The Android 12 is having a bit of a strange rollout this year. Not only is it later than usual, but Google has announced that it is live in AOSP, while the update for Pixels is coming in the “next few weeks”. Typically, this would happen on the same day.
Fast-forward a couple of weeks, and Android 12 is now rolling out to Pixel devices. Anyone with a Pixel 3 or later should see an OTA update available now on their Pixel device.
When will Android 12 be available?
The first developer preview was released on February 18, 2021. However, the final stable version that will be available for the Google Pixel, won’t be released until Q3. In previous years, that meant the Tuesday after Labor Day in September. But it appears to be launching a lot later this year. The stable build released on October 19, 2021.
- Developer Preview 1 released on February 18, 2021
- Developer Preview 2 released on March 17, 2021
- Developer Preview 3 released on April 21, 2021
- Beta 1 released on May 18, 2021
- Beta 2 released on June 9, 2021
- Beta 3 release on July 14, 2021
- Beta 4 released on August 11, 2021
- Beta 5 released on September 8, 2021
- Source code pushed to AOSP on October 4, 2021
- Stable build released to Pixel devices on October 19, 2021
How many developer previews and betas will there be?
Typically, Google does two developer previews for new versions of Android. Then moves onto the “Beta” phase.
This year, there are going to be three developer previews actually. February through April will see Developer previews. With the first beta coming in May. Likely at what will amount to being Google I/O this year – which undoubtedly will be virtual only. There will then be three betas in May, June, July and the release candidate coming in August. The RC is technically a beta, but it has the final APIs and is essentially the final version.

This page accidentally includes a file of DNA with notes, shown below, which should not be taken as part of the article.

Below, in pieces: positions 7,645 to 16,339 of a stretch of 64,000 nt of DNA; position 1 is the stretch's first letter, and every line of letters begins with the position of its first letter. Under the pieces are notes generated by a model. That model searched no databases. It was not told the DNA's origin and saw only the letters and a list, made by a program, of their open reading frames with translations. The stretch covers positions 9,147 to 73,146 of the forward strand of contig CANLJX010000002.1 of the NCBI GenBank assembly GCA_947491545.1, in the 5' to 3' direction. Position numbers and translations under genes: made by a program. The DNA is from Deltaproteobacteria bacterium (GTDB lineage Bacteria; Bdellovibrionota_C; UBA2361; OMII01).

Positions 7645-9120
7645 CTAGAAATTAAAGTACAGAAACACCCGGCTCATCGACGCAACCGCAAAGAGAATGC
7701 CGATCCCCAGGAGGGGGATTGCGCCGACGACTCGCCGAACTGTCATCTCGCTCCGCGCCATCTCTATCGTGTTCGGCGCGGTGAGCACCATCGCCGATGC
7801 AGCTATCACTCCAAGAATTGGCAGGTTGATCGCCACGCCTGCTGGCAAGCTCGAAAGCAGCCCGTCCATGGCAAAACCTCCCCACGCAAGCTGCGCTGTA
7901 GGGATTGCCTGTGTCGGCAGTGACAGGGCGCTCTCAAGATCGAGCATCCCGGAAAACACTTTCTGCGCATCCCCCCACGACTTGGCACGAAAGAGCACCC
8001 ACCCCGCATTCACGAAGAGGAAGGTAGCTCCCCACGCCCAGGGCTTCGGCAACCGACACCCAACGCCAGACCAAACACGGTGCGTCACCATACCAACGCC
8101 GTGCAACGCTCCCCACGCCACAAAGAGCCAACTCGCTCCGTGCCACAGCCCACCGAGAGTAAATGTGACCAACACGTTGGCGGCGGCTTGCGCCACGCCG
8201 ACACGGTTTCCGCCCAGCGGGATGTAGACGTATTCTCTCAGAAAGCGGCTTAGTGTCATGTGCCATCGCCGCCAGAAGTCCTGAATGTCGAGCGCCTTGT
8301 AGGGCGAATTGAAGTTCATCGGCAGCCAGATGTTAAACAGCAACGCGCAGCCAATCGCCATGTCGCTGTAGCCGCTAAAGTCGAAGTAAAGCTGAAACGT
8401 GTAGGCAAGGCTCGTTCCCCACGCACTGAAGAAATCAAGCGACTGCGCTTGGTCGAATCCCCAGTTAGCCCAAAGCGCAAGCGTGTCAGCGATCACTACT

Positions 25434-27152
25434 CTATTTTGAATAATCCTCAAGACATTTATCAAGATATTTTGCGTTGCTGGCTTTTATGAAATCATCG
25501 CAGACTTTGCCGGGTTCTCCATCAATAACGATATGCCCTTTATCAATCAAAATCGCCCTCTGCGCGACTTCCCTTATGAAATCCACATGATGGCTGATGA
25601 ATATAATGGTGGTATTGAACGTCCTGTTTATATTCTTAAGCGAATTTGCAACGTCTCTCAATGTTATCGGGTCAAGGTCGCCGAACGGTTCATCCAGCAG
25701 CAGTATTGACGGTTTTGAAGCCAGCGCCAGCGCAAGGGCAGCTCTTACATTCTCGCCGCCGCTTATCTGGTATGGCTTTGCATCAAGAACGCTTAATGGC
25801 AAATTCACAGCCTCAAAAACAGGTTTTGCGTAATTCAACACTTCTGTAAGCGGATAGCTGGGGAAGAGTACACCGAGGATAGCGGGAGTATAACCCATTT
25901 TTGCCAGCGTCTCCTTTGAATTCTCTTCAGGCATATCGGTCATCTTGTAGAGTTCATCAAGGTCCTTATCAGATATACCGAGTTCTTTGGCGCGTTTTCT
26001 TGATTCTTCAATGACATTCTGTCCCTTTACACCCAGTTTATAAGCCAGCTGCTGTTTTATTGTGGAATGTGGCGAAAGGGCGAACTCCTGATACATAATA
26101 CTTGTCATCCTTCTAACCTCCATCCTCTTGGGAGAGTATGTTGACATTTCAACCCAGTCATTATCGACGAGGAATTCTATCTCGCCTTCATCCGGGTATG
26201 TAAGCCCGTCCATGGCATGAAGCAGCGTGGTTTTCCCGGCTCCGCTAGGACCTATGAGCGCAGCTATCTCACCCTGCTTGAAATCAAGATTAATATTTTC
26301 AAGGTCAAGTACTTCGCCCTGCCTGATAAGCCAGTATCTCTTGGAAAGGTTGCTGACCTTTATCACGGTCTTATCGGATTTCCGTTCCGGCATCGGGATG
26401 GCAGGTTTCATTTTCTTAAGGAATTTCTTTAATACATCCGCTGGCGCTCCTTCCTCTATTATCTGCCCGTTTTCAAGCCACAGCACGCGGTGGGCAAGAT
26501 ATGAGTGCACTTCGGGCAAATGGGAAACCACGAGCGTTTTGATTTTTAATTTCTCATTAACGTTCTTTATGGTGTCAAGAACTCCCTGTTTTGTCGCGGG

Google will then release the final version of Android 12 for all eligible Pixel devices in Q3. Which is likely to be around September of 2021.
What devices will be compatible with the developer previews?
Developer previews are generally only compatible with Pixel devices. Android 12 is compatible with the following Pixel devices:
- Pixel 3
- Pixel 3 XL
- Pixel 3a
- Pixel 3a XL
- Pixel 4
- Pixel 4 XL
- Pixel 4a
- Pixel 4a 5G
- Pixel 5
Other OEMs don’t typically roll out developer previews for their phones. That usually happens within the beta phase.
Update: The Android 12 Beta is also available on these devices now.
What devices will work with the Android 12 Beta?
This year, ASUS, OnePlus, OPPO, TCL, Vivo, Xiaomi, ZTE, Sharp, Tecno and realme are all supporting the Android 12 Beta.
Devices that are compatible include:
- Asus Zenfone 8
- OnePlus 9, 9 Pro
- Oppo Find X3 Pro (model CPH2173)
- TCL 20 Pro 5G
- Vivo iQOO 7
- Xiaomi Mi 11, Mi 11 Ultra, Mi 11I, Mi 11X Pro
- ZTE Axon 30 Ultra 5G
- as well as models from Sharp, Tecno, and Realme
You can head here to find instructions on how to update your phone to the Android 12 beta.
What dessert name is Android 12 going to have?
Even though Google stopped using dessert names with new versions of Android, back with Android 10, it still uses them internally. And for Android 12, that name is “Snow Cone”. Android 12 Snow Cone does sound pretty good. Too bad, we won’t be seeing that used in official marketing material. But still cool to see what the name was going to be.
What features can we expect in Android 12?
Google has announced a slew of features for Android 12, but a lot of them are not yet available in the first beta. Many of these are coming in the second beta or a bit later. But here’s a quick round up of what features we are seeing in Android 12 already.